Do Cheques have Better Rights than Children?

Using cheque books used to be ‘the norm’ for almost everyone. Until debit and credit cards came along and cheque usage fell dramatically.

But when in 2009, the UK Payments Council announced plans to close its central cheque clearing facility, there were complaints and in July 2011, the government answered the question, Are cheques being phased out? with an emphatic… “No. The Payments Council announced on 12 July 2011 that cheques will continue for as long as customers need them. A previously announced target for closing the cheque clearing system by 2018 has been cancelled.”

Yet when it comes to allowing our summer born children to receive a full primary school education – a right already enshrined in law… …(compulsory school age is the term following their 5th birthday and Reception Class is defined as an entry class to primary schools providing education suitable for children aged five and any children who are under or over five years old whom it is expedient to educate with pupils of that age) – the fact that ‘it’s not the norm‘ to wait until age 5 anymore has left parents forced to choose between early entry for their child at age 4 or losing Reception Class altogether.

The laws already exist to allow this choice, so why hasn’t the government stepped in just as readily for children as it has for cheque books?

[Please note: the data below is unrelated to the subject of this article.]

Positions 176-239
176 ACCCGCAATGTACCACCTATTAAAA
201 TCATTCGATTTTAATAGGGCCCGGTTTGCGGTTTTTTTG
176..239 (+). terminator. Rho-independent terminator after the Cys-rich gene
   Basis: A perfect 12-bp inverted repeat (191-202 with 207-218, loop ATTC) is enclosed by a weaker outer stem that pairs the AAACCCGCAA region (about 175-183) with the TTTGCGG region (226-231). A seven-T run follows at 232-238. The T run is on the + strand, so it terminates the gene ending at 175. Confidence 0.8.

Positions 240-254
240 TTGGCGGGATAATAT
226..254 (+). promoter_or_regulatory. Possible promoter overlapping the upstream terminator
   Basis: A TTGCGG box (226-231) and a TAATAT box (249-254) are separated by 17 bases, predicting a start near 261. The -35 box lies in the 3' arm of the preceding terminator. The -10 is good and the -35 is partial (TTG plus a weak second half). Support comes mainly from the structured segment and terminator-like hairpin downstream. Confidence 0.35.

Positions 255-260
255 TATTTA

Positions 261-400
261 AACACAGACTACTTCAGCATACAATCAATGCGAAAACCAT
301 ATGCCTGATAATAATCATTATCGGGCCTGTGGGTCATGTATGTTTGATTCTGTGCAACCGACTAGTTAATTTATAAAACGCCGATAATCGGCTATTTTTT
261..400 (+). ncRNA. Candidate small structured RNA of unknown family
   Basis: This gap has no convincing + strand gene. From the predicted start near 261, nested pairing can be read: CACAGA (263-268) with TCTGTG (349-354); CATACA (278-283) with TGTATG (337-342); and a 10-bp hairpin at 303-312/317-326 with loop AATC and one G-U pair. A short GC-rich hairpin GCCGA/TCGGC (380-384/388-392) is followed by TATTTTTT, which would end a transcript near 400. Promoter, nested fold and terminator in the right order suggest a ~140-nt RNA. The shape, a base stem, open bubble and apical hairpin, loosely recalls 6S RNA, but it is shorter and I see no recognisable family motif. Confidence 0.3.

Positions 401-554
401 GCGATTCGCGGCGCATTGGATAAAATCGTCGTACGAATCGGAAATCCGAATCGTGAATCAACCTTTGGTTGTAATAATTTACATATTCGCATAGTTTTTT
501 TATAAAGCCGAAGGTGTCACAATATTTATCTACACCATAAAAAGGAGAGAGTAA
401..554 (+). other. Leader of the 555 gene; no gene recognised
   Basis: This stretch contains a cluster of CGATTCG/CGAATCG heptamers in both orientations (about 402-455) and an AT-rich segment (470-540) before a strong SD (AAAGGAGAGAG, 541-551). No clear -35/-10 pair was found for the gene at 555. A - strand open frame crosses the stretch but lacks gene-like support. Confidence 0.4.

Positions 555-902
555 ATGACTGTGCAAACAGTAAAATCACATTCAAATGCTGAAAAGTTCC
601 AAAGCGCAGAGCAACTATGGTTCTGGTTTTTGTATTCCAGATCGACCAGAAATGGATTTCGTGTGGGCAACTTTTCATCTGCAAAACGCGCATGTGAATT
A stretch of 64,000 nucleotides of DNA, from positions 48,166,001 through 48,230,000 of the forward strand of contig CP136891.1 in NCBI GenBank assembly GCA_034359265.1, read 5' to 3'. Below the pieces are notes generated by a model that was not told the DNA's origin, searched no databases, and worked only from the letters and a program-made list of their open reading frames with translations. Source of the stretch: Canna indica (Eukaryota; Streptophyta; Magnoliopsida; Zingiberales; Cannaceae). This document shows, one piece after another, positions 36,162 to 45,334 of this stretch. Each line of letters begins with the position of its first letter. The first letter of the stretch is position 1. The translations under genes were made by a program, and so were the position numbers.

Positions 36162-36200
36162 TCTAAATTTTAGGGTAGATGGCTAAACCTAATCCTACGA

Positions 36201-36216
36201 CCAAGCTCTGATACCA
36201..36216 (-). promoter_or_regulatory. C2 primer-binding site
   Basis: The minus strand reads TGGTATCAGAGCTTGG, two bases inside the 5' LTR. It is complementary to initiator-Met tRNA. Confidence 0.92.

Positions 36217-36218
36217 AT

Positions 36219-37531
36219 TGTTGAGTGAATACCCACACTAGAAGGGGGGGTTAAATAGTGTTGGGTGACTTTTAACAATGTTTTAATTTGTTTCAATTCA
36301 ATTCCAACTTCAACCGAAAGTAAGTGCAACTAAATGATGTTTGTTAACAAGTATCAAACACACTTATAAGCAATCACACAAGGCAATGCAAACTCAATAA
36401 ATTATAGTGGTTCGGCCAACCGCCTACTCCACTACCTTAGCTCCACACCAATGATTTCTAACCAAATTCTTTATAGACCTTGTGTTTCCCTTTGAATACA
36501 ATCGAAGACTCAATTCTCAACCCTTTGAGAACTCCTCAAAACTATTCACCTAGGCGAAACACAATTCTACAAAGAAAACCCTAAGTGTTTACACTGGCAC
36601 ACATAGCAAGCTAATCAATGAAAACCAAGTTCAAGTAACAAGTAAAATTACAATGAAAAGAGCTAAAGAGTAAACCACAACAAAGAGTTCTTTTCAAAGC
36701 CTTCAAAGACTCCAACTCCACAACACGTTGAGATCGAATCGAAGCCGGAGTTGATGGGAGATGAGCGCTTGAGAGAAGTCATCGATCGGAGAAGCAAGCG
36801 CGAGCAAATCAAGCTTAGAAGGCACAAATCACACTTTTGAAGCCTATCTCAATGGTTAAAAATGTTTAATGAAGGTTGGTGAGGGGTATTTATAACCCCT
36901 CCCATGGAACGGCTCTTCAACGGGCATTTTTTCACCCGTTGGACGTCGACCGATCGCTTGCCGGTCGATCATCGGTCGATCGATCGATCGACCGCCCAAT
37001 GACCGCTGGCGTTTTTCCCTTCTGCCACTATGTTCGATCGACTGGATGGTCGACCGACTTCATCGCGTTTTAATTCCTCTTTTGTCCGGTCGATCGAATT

The School Admissions Code fails to mention summer born children at all, and a Myths and Facts document published by the DfE leaves the decision regarding year of entry for summer born children (Reception or Year 1) entirely at the discretion of local admission authorities. They almost universally designate children to Reception at age 4 or Year 1 at age 5 – a decision often based purely on chronological age and ease of administration ‘process’.

I believe it’s unjust, in a society where a consumer’s right to continue using cheques is protected, that a child’s right to receiving a full education (and their parents lawful right to decide the age at which this education starts) is not.

The government needs to urgently answer the question: “Are you going to do anything to stop the almost complete phasing out of the statutory school starting age of 5 by local admission authorities?

Author: Pauline Hull

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